With private equity firms pumping billions of dollars into technologies that will alter or support the financial services and banking industries (“Fintech”) each year, the industry’s software and hardware advances continue to accelerate. These advancements are dramatically changing how customers interact with their bank and are beginning to limit the number of employees required to meet those customer needs.
Trends in Banking Employment
Citigroup released a report early in 2016 detailing recent employment declines in banks across the globe due to the automation of various tasks. For large banks, branches and the associated staff comprise approximately 65% of the total retail cost. The Citi report went on to say that, “Roughly 60-70% of retail banking employees are doing manual processing-driven jobs” that can be partially or entirely replaced via automation. Citi says that branch teller jobs have declined by 15% since 2007 and they expect the drop to continue, estimating that another 30% of bank jobs will be eliminated between 2015 and 2025. The graph labeled “At the Tipping Point of Full-Time Employee Reduction” details what this drop in full-time employees would look like compared to peak and recent levels. Per these predictions, U.S. bank staffing could lose another 800,000 jobs by 2025, while Europe may see steeper losses of 1.1 million jobs.
“FinTech investments have grown exponentially in recent years: $19 billion of investment in 2015 was up two-thirds from $12 billion in 2014 and from low single-digit billions of dollars per year earlier in the decade.” – Citi Global Perspectives and Solutions
The Rise of Mobile Banking Across the Globe
One of the leading causes for the cuts in bank branch jobs is the rise of mobile banking, which is currently the fastest growing channel in retail banking. A 2015 Accenture customer survey revealed that U.S. customers interact with their main bank an average of 17 times per month. Due to the proliferation of ATMs and internet/mobile banking, 15 of those times no longer involve direct human contact.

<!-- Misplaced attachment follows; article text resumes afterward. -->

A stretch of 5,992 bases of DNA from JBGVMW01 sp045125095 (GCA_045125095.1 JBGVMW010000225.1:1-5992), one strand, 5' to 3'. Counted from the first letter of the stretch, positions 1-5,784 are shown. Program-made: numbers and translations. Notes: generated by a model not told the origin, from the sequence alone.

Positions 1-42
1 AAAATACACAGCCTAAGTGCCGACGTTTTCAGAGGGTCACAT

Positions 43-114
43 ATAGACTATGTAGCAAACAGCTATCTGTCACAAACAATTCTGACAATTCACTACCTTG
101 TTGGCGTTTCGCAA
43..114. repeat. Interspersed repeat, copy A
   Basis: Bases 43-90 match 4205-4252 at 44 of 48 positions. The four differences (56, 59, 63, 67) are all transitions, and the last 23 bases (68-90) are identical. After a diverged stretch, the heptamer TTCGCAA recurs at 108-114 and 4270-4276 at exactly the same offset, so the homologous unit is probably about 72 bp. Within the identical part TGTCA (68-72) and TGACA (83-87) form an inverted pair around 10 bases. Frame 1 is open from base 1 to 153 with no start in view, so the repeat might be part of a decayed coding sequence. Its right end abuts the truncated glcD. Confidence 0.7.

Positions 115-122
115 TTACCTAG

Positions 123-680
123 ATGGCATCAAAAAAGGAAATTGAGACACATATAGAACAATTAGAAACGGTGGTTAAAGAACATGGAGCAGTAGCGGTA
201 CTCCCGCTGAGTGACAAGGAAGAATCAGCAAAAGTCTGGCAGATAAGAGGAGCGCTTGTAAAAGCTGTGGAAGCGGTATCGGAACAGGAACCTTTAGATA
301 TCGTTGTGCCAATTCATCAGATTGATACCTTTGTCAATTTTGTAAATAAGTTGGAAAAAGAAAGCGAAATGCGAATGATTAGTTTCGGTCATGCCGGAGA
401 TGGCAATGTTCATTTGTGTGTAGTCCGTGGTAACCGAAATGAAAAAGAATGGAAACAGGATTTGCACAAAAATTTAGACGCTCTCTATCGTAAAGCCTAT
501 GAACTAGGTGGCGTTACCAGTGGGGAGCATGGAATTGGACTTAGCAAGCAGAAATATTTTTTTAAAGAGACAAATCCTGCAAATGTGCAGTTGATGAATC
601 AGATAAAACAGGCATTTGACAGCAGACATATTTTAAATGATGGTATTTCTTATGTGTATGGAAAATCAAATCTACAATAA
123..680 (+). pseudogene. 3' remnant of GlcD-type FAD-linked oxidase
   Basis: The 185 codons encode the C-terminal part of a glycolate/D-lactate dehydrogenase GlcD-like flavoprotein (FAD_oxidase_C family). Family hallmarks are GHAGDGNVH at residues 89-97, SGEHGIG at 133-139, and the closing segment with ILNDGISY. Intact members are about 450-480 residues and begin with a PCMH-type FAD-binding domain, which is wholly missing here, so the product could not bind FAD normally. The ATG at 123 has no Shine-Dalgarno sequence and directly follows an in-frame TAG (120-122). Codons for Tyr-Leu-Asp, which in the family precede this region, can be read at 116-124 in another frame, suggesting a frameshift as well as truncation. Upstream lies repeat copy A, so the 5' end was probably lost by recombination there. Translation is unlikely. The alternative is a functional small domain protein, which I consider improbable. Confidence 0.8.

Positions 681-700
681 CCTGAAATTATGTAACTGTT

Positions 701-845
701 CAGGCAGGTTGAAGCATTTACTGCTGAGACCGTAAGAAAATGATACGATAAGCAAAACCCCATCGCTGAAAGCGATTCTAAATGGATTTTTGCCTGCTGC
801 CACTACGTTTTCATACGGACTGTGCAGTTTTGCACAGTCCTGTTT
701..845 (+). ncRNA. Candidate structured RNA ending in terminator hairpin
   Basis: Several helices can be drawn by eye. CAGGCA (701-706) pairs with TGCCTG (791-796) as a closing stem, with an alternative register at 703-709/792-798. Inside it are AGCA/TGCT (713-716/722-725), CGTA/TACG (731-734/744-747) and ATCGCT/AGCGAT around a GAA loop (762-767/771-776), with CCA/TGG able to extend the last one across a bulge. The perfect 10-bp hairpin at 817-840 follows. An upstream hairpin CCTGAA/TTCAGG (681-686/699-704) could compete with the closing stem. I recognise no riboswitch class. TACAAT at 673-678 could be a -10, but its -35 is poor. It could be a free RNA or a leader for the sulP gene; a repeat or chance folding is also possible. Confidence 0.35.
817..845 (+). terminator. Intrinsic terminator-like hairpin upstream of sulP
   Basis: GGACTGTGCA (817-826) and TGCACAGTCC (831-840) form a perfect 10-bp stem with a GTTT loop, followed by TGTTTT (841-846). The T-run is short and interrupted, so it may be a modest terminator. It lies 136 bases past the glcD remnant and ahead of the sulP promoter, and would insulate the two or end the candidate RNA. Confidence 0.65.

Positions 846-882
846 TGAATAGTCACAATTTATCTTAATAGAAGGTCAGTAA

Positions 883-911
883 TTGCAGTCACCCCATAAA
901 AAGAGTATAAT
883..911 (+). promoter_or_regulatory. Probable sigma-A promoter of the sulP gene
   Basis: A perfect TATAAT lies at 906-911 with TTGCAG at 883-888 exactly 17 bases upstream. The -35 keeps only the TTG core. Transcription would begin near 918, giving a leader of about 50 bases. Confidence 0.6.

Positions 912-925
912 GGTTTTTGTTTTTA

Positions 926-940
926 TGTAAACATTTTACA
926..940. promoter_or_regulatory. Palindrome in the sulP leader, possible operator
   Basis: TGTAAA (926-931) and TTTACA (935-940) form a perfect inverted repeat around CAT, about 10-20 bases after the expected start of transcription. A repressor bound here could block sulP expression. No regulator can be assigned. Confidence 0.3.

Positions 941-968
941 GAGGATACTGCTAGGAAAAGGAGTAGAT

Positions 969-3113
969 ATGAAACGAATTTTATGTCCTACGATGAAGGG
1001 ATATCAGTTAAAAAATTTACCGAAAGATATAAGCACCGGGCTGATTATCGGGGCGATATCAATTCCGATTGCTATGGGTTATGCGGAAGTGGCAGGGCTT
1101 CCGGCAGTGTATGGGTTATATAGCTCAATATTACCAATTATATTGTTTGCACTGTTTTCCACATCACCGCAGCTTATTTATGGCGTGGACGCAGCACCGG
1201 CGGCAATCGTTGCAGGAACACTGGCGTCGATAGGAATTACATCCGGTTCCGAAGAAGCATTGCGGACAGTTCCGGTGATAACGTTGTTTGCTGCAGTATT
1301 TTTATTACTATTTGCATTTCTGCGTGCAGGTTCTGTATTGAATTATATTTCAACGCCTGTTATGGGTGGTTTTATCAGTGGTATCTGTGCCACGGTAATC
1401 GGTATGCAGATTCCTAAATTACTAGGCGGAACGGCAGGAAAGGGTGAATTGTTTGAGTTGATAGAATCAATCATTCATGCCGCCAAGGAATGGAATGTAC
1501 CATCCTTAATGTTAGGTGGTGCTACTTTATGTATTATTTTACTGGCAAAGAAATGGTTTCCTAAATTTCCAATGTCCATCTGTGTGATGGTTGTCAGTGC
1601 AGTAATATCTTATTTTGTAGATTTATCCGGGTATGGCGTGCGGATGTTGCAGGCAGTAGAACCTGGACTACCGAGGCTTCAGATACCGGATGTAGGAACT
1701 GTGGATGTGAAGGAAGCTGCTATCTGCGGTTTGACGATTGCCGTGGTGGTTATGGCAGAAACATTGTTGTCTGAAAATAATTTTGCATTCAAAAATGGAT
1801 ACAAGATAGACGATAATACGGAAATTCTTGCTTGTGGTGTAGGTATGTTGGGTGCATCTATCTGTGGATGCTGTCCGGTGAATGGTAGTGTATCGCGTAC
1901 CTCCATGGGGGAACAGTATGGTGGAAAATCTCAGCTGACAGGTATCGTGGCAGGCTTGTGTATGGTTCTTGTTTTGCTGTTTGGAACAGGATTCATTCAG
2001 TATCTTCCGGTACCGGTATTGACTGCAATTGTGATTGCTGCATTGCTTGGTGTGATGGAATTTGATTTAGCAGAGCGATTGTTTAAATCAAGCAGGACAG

Major U.S. banks now have mobile apps that allow account holders to complete tasks they once used bank branches for, such as cashing checks and transferring money. The remarkable thing is, mobile banking still has low penetration, as less than 50% of developed market customers use mobile banking. While mobile banking will not be able to make physical branches completely obsolete in the near term, it will eventually replace a number of jobs as adoption to mobile service becomes more widespread.
Mobile money usage does not appear to be driven by wealth or technological sophistication. Many customers in developing markets have adopted mobile banking to overcome the lack of physical branches in their areas. For example, many African customers have embraced person-to-person money transfers on their smartphones. Africa’s largest bank, Standard Bank, reported a 99% increase in mobile transactions from 247 million in 2014 to 490 million in 2015. There were 515 million transactions completed via physical channels in 2015, while 947 million transactions took place on the internet. While there is a lot of room for continued adoption, technology is being embraced by developing countries as a way to quickly catch up to the rest of the world.